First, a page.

The NFL is moving the St. Louis Rams to Los Angeles and the tax payers of St. Louis are being stuck with $144 million in debt and maintenance cost for the Edward Jones Dome.
Some of that money will be paid as the stadium is used for concerts, tractor pulls, and other events that move through the city.
St. Louis Board of Aldermen President Lewis Reed has asked the NFL to help pay off the stadium, but has received no response from the league.
“The fans are being left holding the bag,” Reed said. “I think they should factor that into the total cost of the move.”
The NFL has been shrewd in negotiating with city’s to secure new stadiums for their teams. Under terms of St. Louis’ agreement, taxpayers were covering annual shortfalls as stadium revenues failed to match required payments for the venue.
St. Louis isn’t the first city to be stuck with a substantial bill after sports teams left the area. Other cities have faced hefty bonds, maintenance costs, and even demolition fees after a team is gone.
A team doesn’t even necessarily have to leave a city for a stadium to fall into disrepair. The Detroit Lions left the Silverdome in Pontiac, Michigan for a new stadium located downtown.
The Silverdome was used sporadically for events until its inflatable roof was deflated and the elements crept in. The stadium is now slated for demolition.
Seattle’s Kingdome bonds were retired only last year, 15 years after the facility was imploded in 2000.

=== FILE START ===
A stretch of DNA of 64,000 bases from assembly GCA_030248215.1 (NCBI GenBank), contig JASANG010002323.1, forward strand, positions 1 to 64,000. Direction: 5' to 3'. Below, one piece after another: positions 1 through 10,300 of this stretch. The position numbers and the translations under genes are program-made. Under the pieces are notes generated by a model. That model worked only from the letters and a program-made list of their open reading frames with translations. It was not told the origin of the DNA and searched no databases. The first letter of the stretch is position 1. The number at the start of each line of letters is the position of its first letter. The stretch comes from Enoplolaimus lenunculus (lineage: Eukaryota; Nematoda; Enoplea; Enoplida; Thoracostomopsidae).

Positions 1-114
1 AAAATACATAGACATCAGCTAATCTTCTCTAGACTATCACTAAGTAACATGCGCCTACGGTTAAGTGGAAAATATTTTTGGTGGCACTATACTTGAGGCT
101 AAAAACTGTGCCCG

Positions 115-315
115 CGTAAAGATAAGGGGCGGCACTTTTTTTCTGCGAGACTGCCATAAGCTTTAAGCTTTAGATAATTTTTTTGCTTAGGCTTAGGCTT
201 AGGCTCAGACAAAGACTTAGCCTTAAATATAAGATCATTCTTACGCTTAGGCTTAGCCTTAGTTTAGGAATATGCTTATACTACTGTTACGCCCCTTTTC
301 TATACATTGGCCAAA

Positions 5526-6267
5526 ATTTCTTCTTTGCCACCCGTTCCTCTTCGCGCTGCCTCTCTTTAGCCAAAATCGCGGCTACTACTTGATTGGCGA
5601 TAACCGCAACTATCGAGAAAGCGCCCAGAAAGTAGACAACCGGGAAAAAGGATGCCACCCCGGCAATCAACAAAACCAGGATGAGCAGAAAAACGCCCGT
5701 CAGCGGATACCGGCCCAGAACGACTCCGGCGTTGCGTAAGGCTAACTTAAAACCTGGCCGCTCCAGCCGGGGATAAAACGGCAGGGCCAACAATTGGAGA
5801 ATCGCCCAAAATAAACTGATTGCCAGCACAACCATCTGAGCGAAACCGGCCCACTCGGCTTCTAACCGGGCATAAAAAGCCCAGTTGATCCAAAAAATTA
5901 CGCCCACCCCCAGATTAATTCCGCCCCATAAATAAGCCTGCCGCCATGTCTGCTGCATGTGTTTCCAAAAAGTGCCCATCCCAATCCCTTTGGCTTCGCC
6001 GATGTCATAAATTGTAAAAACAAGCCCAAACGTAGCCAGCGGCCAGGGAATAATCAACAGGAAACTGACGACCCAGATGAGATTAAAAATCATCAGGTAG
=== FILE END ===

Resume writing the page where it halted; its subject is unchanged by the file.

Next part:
Philadelphia’s Veterans Stadium was torn down more than a decade ago and the city still has $160,000 left to pay on the building.
Edwards Jones Dome in St. Louis was built in 1995 at a cost of $280 million. The city agreed at the time to a clause that required the 67,000-seat dome to be maintained as a first-tier standard, meaning the facility must be considered among the top quarter of all NFL football facilities.
Since that time, billion dollars stadiums have opened in Dallas and other areas, pushing the stadium out of the top 25th percentile.
Before jumping ship the St. Louis Rams had asked the city to foot a $700 million bill to improve the current stadium, a cost city officials refused to pay.
St. Louis has been paying $6 million for annual debt service and maintenance for the stadium but collected only about $4.2 million in direct revenues from Rams games, according to the Mayor’s office.
The state of Missouri paid $12 million annually but earned $12.4 million in revenues from NFL activities. The county also paid $6 million annually.
All three entities will continue paying their share until the debt is paid off in 2021.